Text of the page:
This past Wednesday during our tour of the Piedmont, Doug and I made the hour or so drive to the Orsolani winery, right near the Valle d’Aoste, from Alba. We were of course looking forward to our appointment, but we had no idea just what was in store for us.
We were greeted by winemaker Gianluigi Orsolani, and he began to tell us what he had planned for the day, but when we expressed interest in Carema, where their Nebbiolo, “Le Tabbie'” comes from, he immediately and graciously switched gears, and we hopped in his station wagon to make the drive to see the historic Nebbiolo vineyards in this region.
As you can see, these were completely jaw-dropping, and having an experienced guide like Gigi, as he is known, was invaluable. These old Nebbiolo vines are trained pergola style very, very high, an effort to keep the vines warm in this marginal wine climate. As you can see in the photo, the old concrete posts that hold up these elaborate trellises are taller than a lot of people, including me! After scrambling up the old stone steps to see higher and higher terraces of vineyards, Gigi very kindly led us back down using the road instead of making us climb back down on those (I use this term loosely) steps. Otherwise, the trip back down could have ended in disaster.
Then it was on to touring the winery and tasting. We went on an extensive tour of all of the traditional winemaking equipment. This place is old school! The highlight was the equipment used to disgorge and cork the sparkling wine made from Erbaluce here. Gigi disgorged a bottle right in front of us! We’d never seen that done by hand before, and we even got to taste it. Even without dosage, it was delicious – as fresh as it gets.
When it was time to taste, we were greeted by the patriarch of the family, who treated us to delicious cheeses and a traditional sausage made from potatoes blended with the meat mixture. Doug was so enamored of regional delicacy that I thought he might ask me to put what remained in my purse!
One of the fascinating things about a winery like Orsolani is that it shows the diversity of one single grape. Aside from their Carema Nebbiolo and an everyday red blend, all of Orsolani’s wines are made from the traditional white grape Erbaluce. Like the Loire Valley’s Chenin Blanc, Erbaluce is a fascinating regional grape that, while it doesn’t get as much attention as international varietals like Chardonnay and Pinot Grigio, is much more versatile.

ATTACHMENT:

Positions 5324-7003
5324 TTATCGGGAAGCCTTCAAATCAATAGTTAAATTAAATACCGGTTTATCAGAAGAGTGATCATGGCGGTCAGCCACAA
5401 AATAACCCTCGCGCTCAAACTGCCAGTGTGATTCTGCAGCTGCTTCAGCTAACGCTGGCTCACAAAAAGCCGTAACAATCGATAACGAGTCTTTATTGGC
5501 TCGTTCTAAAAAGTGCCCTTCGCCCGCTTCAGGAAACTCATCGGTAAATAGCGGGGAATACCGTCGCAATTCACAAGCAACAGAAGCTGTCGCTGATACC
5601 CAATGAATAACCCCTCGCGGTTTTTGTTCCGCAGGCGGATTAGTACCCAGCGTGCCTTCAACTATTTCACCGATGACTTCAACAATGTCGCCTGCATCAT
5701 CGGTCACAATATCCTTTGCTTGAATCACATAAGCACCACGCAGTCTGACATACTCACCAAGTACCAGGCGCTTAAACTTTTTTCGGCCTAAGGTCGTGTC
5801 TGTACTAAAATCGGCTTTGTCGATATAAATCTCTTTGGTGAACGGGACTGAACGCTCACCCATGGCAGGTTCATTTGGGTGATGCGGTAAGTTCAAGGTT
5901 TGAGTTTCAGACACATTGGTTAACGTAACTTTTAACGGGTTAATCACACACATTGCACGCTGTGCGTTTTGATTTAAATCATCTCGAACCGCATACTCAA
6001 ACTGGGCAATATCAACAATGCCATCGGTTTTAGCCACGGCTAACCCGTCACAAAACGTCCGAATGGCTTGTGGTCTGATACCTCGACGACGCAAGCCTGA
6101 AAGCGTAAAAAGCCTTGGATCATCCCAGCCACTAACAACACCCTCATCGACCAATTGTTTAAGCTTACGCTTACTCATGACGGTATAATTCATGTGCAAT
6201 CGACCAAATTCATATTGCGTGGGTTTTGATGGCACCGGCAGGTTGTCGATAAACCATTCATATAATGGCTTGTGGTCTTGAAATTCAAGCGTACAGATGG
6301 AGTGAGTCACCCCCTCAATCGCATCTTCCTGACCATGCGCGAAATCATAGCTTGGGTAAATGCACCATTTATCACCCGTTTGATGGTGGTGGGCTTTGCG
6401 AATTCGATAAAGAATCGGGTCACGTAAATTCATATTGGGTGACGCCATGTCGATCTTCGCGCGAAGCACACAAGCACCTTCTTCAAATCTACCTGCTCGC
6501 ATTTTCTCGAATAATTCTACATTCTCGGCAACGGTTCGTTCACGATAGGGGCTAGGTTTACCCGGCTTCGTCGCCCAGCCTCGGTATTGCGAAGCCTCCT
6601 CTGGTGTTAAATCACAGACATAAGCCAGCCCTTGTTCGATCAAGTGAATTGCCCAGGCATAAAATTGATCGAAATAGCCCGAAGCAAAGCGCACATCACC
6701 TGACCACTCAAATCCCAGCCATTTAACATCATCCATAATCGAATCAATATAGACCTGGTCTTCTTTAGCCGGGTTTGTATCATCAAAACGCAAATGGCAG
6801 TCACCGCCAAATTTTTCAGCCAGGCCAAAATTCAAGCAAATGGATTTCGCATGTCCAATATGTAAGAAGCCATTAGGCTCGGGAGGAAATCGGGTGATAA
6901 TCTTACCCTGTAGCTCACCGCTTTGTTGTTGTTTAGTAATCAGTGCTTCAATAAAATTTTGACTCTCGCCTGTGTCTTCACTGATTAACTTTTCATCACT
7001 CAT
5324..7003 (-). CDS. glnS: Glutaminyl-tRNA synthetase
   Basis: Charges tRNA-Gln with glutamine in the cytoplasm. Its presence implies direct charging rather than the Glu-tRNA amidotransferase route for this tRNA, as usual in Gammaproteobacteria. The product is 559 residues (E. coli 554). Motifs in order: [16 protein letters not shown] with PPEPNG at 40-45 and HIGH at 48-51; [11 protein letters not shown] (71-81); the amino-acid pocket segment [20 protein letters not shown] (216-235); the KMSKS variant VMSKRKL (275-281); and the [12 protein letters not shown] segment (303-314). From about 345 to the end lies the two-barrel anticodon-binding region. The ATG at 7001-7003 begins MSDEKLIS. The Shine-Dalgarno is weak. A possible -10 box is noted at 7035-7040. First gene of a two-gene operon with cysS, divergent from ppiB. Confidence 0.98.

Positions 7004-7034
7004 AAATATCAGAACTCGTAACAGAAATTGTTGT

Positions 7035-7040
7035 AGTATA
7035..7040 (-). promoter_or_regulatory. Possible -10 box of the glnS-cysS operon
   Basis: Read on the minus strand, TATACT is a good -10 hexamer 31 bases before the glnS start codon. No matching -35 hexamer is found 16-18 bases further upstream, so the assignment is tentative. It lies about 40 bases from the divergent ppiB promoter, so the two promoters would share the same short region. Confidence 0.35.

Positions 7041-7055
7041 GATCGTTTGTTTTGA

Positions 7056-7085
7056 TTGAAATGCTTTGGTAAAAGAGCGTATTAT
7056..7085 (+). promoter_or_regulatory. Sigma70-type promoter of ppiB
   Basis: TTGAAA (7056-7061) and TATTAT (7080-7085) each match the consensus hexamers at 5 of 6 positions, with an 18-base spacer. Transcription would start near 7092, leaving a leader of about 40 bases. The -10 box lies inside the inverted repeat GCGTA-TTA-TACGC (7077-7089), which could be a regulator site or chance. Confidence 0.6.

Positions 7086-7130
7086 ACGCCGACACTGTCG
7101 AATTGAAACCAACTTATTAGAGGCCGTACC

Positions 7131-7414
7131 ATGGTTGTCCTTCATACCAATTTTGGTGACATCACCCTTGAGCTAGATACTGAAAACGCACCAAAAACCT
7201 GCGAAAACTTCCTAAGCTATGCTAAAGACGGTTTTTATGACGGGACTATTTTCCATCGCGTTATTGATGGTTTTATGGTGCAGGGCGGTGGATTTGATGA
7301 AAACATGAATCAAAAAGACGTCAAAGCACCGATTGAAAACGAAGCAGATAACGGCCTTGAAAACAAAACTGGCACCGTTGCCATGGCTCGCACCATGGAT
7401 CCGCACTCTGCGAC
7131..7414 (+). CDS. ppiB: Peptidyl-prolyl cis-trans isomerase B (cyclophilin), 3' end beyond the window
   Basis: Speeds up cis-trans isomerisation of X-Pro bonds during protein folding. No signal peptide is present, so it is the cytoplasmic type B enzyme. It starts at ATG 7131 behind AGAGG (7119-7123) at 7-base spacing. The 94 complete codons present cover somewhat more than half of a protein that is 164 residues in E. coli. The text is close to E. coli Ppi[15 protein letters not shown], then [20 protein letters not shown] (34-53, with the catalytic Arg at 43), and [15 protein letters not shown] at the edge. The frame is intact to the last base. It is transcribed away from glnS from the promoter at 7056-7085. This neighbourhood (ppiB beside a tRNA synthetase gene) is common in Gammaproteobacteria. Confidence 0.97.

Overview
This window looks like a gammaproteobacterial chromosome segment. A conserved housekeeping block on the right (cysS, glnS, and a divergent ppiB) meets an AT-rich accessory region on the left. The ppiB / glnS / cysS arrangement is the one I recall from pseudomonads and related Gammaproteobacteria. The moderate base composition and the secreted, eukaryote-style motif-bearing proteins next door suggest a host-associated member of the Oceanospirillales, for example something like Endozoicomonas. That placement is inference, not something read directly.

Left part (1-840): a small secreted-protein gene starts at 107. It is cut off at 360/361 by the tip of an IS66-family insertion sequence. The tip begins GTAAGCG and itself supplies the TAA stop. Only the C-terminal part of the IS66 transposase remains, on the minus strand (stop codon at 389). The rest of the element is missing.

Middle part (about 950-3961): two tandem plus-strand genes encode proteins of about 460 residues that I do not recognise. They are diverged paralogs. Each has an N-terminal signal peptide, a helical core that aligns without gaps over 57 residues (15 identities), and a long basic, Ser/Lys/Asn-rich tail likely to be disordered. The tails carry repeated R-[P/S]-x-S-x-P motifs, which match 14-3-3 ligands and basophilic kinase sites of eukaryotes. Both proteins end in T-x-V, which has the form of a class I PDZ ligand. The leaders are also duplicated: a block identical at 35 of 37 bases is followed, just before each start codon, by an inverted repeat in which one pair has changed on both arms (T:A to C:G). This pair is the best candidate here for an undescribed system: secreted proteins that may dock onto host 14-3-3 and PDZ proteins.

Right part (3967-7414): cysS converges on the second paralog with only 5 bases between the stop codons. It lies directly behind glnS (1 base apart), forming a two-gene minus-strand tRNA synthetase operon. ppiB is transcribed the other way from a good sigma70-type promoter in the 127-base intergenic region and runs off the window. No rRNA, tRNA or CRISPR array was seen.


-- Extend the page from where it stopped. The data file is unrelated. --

We tasted the still whites, including La Rustia, which we’ll have on tasting this weekend. Crisp and clean, but at the same time an aromatic change of pace, this is a wonderful, affordable white that shows real regional character. Most interesting was the comparison we got to do between the finished bottles released to market that are fermented with the more reliable cultured yeast, and the ‘experimental’ wines that are being fermented with wild yeast. Though the wines fermented with cultured yeast feature bright, fresh, clean fruit flavors that are sure crowd pleasers, the wines fermented with traditional yeast produce wines with more minerality and secondary flavors. Both are wonderful, and Gigi said that they may someday blend the two.
The sparkling wines were also delicious, but what really blew us away were the sweet wines. The 2006 Sula was one of the most balanced, drinkable, and just flat-out scrumptious dessert wines we’ve ever had. Though it contains a whopping 185 grams of residual sugar per liter, you’d never know it to taste this balanced and poised wine. Stay tuned for that one!
The fun wasn’t over yet, as Gigi took us to a fabulous, traditional country restaurant where we tried bagna cauda, which we nicknamed ‘fish fondue.’ Like fondue, it’s served warm, but rather than melted cheese, the dip is made from anchovies, olive oil, garlic, and sometimes cream. You eat this delicious concoction with raw and lightly cooked vegetables and meat. Most delicious of all was the screamingly fresh cows’ milk cheese that you dipped into the already creamy, decadent anchovy mixture. Outrageous!
As if the day hadn’t been incredible enough, on the ride back, Gigi learned that Doug didn’t have a saber to use on sparkling wine. So, before we left, he gave him one! It made it back to the US and is now proudly on display at the shop. So far no one has been brave enough to use it, though.
Speaking of bravery, on the drive back we hit a freak snowstorm coming back into Alba, making the drive a little more interesting than we would have liked!
We can’t thank the Orsolani family, and especially Gigi, enough for the incredible, educational, and fun day we spent there. This kind of generosity and warmth of spirit is what makes the wine business so wonderful. What’s in the glass is important, but it’s really the people that make this job so rewarding.